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Chronic Non-Payment

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Chronic Non-Payment

Postby TenantNet » Wed Aug 20, 2014 7:59 am

Also called Chronic Rent Delinquency, a landlord in NYC may bring a Chronic Non-Payment Holdover proceeding, claiming the tenant has committed a substantial breach of the lease by his/her chronic non-payments, forcing the landlord to commence a number of non-payment proceedings within a short period of time.

Below is a discussion from the August 13, 2014 New York Law Journal. Also below is the decision in Herald Towers from 2001 with a discussion whether or not a Chronic Non-Pay is "curable," thereby requiring a landlord to serve a Notice to Cure prior to the Notice of Termination and petition in a new holdover proceeding.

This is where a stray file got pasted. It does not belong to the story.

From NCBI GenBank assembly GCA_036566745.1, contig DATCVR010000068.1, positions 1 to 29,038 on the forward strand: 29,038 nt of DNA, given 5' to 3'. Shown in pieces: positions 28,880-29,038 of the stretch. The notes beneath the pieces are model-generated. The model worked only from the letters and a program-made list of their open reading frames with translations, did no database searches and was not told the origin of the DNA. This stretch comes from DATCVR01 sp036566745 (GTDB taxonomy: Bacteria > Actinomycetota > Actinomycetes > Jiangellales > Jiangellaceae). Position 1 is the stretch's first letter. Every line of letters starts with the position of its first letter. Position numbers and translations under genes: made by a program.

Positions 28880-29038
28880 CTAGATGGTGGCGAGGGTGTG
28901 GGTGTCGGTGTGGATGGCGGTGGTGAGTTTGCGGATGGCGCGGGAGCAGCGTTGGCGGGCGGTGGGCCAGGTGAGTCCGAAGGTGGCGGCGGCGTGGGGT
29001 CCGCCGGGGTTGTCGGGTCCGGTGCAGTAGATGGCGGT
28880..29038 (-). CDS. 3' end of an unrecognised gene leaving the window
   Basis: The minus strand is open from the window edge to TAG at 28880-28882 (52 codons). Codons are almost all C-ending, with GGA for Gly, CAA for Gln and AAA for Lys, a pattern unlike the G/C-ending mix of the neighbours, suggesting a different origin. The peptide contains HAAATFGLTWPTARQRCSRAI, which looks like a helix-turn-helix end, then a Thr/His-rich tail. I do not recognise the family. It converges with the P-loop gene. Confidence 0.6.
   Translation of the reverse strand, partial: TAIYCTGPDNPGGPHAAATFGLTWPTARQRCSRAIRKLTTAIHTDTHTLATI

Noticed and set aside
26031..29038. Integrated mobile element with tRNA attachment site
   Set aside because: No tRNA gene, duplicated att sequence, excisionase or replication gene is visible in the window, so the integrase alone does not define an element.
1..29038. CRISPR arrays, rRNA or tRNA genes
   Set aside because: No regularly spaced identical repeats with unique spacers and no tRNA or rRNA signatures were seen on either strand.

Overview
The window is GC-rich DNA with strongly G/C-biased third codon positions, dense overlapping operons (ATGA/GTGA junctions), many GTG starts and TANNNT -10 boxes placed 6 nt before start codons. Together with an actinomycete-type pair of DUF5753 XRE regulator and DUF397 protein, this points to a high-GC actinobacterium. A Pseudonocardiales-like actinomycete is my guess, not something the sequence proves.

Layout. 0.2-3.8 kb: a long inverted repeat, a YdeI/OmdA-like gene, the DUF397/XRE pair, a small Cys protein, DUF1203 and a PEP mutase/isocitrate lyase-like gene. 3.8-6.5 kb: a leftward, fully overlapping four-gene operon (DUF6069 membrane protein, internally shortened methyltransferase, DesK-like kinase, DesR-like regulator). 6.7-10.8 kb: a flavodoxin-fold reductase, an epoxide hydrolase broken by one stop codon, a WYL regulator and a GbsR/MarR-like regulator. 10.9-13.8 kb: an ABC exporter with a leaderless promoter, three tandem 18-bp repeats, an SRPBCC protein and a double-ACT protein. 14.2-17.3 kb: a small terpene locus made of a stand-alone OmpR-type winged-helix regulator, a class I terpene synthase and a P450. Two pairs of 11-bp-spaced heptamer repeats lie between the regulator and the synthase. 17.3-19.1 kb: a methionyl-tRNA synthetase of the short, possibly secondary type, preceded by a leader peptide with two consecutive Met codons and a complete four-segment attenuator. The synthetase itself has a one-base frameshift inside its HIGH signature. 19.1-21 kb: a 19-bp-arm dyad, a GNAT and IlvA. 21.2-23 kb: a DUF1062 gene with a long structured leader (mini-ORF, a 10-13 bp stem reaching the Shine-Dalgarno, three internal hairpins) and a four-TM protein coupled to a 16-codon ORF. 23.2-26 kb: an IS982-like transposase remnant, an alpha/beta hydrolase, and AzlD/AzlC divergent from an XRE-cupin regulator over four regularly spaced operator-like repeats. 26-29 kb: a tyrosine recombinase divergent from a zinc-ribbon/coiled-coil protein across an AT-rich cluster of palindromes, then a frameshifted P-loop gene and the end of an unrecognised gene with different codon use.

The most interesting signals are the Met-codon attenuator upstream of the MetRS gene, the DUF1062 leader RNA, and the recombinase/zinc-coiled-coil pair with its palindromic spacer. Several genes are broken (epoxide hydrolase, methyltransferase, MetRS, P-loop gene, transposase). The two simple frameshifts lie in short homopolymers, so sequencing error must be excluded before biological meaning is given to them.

Landlord-Tenant—Chronic Non-payment Holdover Proceeding Dismissed—Four Non-payment Proceedings Were Insufficient to Sustain A Chronic Delinquent Holdover Proceeding Where Only Two Resulted In Judgments Against the Tenant and the Tenant Had Asserted Warranty of Habitability Defenses

A landlord commenced a chronic non-payment holdover proceeding against a rent-stabilized tenant. The tenant moved to dismiss "on the grounds that the four non-payment proceedings upon which this proceeding" was predicated upon are "insufficient to support the commencement of a chronic non-payment proceeding."

The court explained that: